A more recent notable environmental enforcement outcome in the region includes the resolution that the DOJ and the EPA reached with Limetree Bay in the USVI, in 2021. DOJ, "United States Files Complaint and Reaches Agreement on Stipulation with Limetree Bay Terminals LLC and Limetree Bay Refining LLC Relating to Petroleum Refinery in St. Croix, U.S. Virgin Islands" (July 12, 2021). This settlement included mandatory corrective measures and certain reporting requirements. Notably, this enforcement action included the use of § 303 of the Clean Air Act, which grants the EPA emergency powers to immediately restrain pollution if it poses "an imminent and substantial endangerment" to public health, welfare, or the environment, even absent a statutory or regulatory violation. 42 U.S.C. § 7603. Since 1971, § 303 powers have been wielded 14 times; four of these instances occurred in the Biden administration. Juan Carlos Rodriguez, "EPA Leaning on Little-Used Clean Air Act Enforcement Tool," Law360 (May 16, 2023, 1:26 PM). This increased usage suggests the Biden administration is likely to continue using § 303 as an enforcement tool going forward.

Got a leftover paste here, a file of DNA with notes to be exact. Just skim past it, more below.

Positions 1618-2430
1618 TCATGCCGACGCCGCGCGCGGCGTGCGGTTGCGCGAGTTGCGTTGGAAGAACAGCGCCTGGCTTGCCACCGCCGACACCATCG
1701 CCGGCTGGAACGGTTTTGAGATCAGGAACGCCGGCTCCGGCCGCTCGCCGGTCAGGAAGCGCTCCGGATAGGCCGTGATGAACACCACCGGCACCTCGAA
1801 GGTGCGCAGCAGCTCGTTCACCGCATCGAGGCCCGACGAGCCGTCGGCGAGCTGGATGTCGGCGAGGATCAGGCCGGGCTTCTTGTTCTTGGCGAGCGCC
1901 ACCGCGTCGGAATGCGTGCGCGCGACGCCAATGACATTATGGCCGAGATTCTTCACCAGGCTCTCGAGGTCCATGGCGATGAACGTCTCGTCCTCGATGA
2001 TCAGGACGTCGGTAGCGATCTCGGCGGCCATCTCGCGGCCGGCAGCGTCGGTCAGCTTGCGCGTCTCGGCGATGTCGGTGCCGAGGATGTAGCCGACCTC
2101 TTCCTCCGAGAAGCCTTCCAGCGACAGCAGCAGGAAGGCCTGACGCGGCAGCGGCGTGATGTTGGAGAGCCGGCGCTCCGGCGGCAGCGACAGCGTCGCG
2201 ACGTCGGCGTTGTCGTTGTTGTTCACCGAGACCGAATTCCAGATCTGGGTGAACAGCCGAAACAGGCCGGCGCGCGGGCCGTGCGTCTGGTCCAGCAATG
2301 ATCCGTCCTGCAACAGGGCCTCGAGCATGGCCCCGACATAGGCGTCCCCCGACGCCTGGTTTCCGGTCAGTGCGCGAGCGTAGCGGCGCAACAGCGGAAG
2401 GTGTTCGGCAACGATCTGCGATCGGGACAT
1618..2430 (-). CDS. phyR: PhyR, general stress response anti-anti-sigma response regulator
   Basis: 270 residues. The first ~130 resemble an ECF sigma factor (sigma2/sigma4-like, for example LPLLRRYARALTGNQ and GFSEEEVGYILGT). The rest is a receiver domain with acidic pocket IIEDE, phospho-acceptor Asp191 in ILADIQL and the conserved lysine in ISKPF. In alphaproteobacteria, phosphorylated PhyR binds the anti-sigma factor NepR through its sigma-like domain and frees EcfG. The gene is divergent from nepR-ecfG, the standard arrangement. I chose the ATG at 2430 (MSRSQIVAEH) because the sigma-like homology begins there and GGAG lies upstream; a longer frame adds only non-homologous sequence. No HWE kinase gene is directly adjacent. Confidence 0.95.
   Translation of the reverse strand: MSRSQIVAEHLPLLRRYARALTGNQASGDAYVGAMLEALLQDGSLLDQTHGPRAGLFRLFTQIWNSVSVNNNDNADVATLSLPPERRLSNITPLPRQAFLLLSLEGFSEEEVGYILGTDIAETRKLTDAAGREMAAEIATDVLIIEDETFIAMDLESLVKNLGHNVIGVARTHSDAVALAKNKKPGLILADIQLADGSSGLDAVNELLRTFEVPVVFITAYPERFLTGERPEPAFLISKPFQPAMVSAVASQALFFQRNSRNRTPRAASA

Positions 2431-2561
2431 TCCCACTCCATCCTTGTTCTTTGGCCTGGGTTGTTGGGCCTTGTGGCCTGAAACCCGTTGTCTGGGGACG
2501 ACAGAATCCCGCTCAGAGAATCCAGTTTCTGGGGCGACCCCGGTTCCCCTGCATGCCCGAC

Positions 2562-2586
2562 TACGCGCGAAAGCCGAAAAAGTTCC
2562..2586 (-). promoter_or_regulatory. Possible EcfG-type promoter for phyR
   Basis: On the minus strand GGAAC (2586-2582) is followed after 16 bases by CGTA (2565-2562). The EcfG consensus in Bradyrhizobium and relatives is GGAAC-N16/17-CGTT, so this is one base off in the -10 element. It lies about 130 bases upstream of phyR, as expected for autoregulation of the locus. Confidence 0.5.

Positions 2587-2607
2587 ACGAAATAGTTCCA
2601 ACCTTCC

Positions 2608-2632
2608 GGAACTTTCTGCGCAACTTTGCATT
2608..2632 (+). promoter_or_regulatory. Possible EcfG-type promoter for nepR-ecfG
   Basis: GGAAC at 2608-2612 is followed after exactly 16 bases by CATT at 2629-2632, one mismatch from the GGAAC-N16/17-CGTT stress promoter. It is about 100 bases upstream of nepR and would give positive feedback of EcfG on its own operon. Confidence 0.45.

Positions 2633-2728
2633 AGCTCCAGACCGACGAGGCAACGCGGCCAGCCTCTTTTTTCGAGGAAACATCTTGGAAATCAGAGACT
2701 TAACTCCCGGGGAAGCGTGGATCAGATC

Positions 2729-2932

The EPA has also brought multiple enforcement actions in the Puerto Rico/USVI region connected to the shipping industry in recent years. These actions have targeted shipping companies, marinas, and maintenance facilities, as well as individuals. For example, Ionian Management and its entities and executives have faced multiple criminal enforcement actions related to illegal use of high-sulfur diesel fuel aboard the M/T Ocean Princess, along with obstruction charges for falsifying records and lying to investigators. See, e.g., DOJ, "Tankship Commercial Manager Convicted of Violation for Air Pollution" (Nov. 2, 2022). Penalties against the entities included probationary periods of up to four years and fines of $1.5 million per entity, as well as the submission of an environmental compliance plan; penalties against the individuals included probation, prohibitions on sailing in U.S. waters, and fines.